Are you in a dud super fund?

    As a financial adviser, It is imperative that everyone takes a close interest in their Super not just in terms of fees and performance but also in terms of whether the investment mix matches your individual objectives and risk profile. Your asset allocation, or mix between defensive and growth investments also has much to do with your time horizon in terms of how long you have until your retire and move from accumulation phase to income phase. Also, we all need to be very wary of heavily promoted schemes which target those with passive super investments. This is a huge topic, further complicated by some big differences between the respective pension/super regimes in the UK and Australia. If in doubt, seek some professional advice from a financial adviser who specialises and is qualified in this space. My plate is full at the moment but there are some very good advisers out there.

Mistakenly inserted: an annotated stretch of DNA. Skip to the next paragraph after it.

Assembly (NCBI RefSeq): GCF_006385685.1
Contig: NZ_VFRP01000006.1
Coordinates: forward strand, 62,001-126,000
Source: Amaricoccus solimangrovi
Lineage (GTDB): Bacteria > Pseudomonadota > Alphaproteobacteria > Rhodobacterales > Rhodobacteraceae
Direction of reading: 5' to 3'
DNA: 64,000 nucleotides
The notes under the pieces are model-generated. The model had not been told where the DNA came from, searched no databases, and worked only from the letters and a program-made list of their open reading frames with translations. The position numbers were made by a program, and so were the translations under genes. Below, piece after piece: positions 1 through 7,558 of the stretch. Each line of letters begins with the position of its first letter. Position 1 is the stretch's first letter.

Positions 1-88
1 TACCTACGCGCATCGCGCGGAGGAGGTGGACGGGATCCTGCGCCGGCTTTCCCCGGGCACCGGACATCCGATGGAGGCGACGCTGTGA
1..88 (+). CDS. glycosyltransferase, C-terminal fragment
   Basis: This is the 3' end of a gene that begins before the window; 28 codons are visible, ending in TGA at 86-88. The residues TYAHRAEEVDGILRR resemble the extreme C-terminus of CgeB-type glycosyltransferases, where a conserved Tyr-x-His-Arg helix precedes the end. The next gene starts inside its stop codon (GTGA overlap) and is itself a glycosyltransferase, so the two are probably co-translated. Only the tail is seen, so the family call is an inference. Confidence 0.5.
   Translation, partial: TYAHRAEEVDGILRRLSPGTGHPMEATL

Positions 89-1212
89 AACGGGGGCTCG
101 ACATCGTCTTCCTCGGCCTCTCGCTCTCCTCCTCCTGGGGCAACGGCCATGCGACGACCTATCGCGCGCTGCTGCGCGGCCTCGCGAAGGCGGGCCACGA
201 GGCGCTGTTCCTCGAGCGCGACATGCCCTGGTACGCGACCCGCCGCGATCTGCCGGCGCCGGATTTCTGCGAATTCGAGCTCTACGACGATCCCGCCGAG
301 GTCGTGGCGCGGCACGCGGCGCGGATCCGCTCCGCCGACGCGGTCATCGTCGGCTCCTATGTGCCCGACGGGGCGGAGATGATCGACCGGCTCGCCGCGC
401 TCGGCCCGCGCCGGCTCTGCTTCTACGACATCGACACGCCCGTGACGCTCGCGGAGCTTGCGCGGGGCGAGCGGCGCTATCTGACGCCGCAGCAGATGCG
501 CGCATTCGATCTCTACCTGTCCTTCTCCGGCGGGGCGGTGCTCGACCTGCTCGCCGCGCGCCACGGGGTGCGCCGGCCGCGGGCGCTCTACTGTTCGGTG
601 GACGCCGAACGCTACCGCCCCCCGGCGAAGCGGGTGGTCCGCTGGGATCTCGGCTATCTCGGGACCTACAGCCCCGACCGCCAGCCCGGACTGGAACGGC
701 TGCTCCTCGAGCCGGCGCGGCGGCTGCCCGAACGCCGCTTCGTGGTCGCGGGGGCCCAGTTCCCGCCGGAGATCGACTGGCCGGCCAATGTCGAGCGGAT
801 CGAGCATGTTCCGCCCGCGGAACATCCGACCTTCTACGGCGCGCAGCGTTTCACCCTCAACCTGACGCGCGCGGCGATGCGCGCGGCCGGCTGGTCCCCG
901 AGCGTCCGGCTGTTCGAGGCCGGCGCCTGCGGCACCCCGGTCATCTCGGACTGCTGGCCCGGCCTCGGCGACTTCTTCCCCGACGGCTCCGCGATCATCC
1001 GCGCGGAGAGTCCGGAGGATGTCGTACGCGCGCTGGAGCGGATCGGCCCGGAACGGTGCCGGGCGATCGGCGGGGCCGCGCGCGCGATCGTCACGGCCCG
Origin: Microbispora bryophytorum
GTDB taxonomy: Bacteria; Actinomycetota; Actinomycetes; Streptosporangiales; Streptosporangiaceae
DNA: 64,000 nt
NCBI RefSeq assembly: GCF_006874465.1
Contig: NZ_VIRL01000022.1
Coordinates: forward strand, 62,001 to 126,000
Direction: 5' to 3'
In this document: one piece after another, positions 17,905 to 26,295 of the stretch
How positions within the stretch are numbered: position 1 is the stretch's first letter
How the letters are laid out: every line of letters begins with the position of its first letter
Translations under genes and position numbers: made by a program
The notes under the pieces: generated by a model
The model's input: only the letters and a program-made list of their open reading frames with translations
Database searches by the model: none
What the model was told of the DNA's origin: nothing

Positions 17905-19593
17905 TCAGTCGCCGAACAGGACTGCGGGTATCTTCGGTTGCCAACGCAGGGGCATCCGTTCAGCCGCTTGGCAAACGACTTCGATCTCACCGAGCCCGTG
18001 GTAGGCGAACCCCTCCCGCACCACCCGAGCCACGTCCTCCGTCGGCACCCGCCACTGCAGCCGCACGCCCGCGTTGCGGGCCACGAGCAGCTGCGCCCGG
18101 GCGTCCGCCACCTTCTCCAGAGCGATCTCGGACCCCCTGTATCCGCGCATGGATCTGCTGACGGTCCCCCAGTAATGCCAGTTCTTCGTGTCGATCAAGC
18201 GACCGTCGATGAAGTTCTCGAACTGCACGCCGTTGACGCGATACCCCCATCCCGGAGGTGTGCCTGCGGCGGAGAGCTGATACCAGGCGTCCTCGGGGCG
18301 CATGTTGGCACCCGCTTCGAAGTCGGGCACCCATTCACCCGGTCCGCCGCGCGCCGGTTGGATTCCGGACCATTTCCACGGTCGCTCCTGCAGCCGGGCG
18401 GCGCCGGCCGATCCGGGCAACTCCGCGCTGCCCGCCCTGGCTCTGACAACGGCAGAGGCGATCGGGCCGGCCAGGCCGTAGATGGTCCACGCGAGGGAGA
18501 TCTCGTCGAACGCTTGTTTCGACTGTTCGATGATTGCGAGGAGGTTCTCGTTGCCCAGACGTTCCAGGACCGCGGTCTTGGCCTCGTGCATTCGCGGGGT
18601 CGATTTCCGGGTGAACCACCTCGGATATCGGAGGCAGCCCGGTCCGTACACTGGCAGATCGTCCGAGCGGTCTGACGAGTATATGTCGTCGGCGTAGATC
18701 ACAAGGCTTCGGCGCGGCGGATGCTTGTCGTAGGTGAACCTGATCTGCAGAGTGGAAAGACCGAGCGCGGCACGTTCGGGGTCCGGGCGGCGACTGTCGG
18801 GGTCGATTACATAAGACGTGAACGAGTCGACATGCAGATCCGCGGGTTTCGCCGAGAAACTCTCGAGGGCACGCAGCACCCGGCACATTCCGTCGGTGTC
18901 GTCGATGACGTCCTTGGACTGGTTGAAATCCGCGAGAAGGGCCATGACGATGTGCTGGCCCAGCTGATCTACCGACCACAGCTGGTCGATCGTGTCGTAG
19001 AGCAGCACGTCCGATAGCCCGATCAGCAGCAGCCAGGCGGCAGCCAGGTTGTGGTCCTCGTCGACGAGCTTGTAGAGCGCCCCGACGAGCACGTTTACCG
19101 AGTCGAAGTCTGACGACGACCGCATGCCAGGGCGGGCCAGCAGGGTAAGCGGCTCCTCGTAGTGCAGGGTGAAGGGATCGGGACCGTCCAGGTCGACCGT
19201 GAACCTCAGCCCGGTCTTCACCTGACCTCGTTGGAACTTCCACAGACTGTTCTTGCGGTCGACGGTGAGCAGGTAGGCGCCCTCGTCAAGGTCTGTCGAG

7. Steve Elliott

    Visa review report

    I watched the minister's address with a group of fellow migration agents. The whinging and whining I refereed to seemed to come from a whole bunch of people (both clients and other stakeholders) who mistakenly expected the minister to deliver more detail and specifics. That was never going to be the case. Several visa categories were never mentioned and some of the comments made by the minister were clearly misinformed. We now have to wait for further detail in next weeks budget and further ministerial releases. Stay tuned.
  8. Steve Elliott

    Visa review report